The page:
Steve Forbes is trying to “Get Right.” Mainly, that’s the truth for Wake Forest men’s basketball program in general right now.
That’s the go-to phrase for this offseason workout program for the Deacons, and it’s yielding results for the players still around campus. The mantra is about the changing bodies but also making up for the lack of team building that 2020-21 could have with COVID-19 restrictions.
“I knew I had to put a term on what we needed to do to move forward,” said Forbes, who’s admittedly working himself into better shape, too. “And all I could come with in my simple mind was ‘we’ve got to get right.’”
That consists of added strength. Point guard and Winston-Salem native Daivien Williamson is up 11 pounds, and fellow backcourt mate Carter Whitt is up nine. Big bodies Ody Oguama and Isaiah Mucius are up seven and six, respectively.
But it also is trying to increase some team bonds. The seven weeks of strength training and four weeks of individual work have included team meals, putting phones away for conversations with different team members and things to finally get around some of the road blocks supplied by strict health and safety protocols.
“It takes time but I think it’s really important,” Forbes said of the team building and workouts that started in March. “I have all those guys in a group chat together so they’re getting to know each other.
“Every day I try to text them in the morning, the whole group.”
Forbes touched on a few items during a roughly 40-minute conversation with journalists Thursday. Among the other topics he covered:
Size and strength, size and skill
Working with a smaller roster in his debut season with the Deacons, size became an important factor in this recruiting class. Size and skill on the perimeter and size and strength in the post were the two combinations Forbes looked for to help the Deacons become a bigger group.
The turnover in players resulted in the signing of three transfers – Jake LaRavia (6-foot-9 guard/forward) from Indiana State, Dallas Walton (7-foot center) from Colorado and Damari Monsanto (6-foot-5 guard) from East Tennessee State – and with the addition of 2021 recruits Cam Hildreth, Robert McCray and Lucas Taylor, who are 6-3 and taller, Forbes thinks he’s done that.
His debut class had to lean more on grad transfers – three total – but this features a heavy number of players who’ll be factors in his long-term vision.
“I do find that recruiting the player with multiple years of eligibility, as you can imagine, is going to be a lot more competitive,” Forbes said. “... Grad transfers, you’re a little bit more of a stop gap, are trying to help your team win next year, but these others guys are guys that you’re building with and they’re going to be in the program in a while.”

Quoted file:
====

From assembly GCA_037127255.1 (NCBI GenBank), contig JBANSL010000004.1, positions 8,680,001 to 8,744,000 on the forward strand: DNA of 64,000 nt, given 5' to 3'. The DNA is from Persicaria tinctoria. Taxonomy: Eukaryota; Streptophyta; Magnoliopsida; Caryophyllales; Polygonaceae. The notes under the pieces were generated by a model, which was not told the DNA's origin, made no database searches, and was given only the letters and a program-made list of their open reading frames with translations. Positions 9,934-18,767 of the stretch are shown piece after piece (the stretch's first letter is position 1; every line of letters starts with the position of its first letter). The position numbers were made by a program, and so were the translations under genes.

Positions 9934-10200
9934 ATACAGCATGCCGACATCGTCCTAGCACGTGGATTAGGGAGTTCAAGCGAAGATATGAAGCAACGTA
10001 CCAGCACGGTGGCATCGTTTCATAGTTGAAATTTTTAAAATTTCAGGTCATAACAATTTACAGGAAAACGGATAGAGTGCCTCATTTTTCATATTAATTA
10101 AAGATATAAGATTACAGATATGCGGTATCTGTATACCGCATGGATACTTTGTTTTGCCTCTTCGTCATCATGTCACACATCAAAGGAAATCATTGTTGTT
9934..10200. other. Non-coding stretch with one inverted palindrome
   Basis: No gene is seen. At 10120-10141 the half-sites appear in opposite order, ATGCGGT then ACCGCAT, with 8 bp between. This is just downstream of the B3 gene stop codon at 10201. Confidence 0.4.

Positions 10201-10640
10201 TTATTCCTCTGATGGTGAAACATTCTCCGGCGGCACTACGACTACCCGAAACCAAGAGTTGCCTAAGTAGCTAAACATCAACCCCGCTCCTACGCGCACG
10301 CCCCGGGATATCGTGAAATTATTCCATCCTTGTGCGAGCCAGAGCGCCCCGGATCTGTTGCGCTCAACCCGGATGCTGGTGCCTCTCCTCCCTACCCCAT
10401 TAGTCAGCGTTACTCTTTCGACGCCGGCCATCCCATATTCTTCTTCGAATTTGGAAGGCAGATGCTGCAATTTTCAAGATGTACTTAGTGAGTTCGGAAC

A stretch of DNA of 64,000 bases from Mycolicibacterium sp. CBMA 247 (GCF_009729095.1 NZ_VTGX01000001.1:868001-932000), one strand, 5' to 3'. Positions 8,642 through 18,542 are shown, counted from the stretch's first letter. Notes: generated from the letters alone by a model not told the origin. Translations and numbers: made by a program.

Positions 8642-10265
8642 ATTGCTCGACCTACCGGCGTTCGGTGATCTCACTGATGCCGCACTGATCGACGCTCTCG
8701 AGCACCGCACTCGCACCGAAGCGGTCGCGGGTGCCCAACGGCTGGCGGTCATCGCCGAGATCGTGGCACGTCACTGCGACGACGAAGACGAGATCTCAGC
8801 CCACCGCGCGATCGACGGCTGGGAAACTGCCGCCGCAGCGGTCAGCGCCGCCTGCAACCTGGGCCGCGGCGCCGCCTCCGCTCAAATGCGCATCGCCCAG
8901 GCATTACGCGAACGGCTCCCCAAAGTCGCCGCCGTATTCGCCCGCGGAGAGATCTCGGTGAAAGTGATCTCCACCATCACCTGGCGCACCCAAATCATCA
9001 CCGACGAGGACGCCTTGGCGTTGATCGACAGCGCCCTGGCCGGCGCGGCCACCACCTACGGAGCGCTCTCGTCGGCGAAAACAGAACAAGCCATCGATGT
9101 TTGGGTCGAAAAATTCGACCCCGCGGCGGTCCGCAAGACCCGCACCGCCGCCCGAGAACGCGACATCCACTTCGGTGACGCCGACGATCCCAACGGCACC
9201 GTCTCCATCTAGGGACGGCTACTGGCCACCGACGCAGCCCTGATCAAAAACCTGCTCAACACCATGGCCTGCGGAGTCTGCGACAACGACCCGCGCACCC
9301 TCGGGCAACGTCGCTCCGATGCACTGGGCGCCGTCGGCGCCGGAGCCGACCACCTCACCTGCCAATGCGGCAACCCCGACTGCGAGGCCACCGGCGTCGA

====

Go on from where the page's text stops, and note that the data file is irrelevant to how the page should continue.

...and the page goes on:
Because last season didn’t count against player eligibility, Forbes pointed out a unique side effect: experienced players with young designations.
Eight players qualify as sophomores or younger on the 2021-22 roster. LarRavia and Oguama are sophomores with two years of playing experience. Whitt will be a freshman with a year of time as a starter. Monsanto and Tariq Ingraham will be third-year freshmen. Add in the three freshmen coming in, and this is a nucleus that can be together for a while.
“Those are eight guys that are really good pillars for this program moving forward.”
Difficulty of the dead period
The NCAA Division I Council is expected to provide an end date for the recruiting dead period that has spanned more than a year. The council will bring it to a close on June 1, according to national reports.
Forbes brought up a difficult side effect of the dead period: It has prevented coaches from visiting the players they are no longer recruiting but have already signed.
“I’m very disappointed in the NCAA that I’m not allowed to go visit the players that I’ve signed,” he said. “It’s asking way too much of these parents to not allow me to go to their home and meet them before they send their son to school. I just don’t see the logic in that. That’s not recruiting. We’ve already recruited them, we’ve already signed them.
“Cameron Hildreth’s parents are in London, England, and they’re going to put him on a plane in June to come play for a coach they’ve never met. That’s asking a lot of a parent. Robert McCray, same deal. Never met him. Never met his parents. Lucas Taylor, same deal. Jake LaRavia, Dallas. All these kids that we have, we haven’t met. I don’t see the harm in us being able to get on a plane, get in a car to go meet the kids that we’ve signed. We don’t have to go in through school. I just want to go in their home.”
Forbes said the Deacons have two scholarship spots left. He plans to use one for another perimeter play “with size and skill.” The other, he said, will go to the best available player he finds or will potentially be held to use for next year’s class.
Tariq Ingraham, who missed most of the season as he recovered from COVID-19, is on a positive track, according to the coach. Forbes called Ingraham’s progress “unbelievable” when it comes to conditioning.
“Three months of inactivity, but did complete discipline to his diet, his nurtirion,” Forbes said of Ingraham. “And that’s really hard for somebody that’s young to do that. I’ve been very very encouraged by what he has done.”
Forbes said he’d like to fill out his coaching staff by June. Randolph Childress stepped down from his assistant coaching role last week. Forbes declined to comment on the candidacy of Jason Shay, a former assistant of Forbes who stepped down as East Tennessee State coach last week, but his hope would be to bring someone in to start getting to know the players in the summer and be around for recruiting also.
“I need to really think about what we need, what’s going to be best for us,” Forbes said. “And I need time to do that and I just don’t feel like I have the time right now to do that because I have so many other things on my plate.”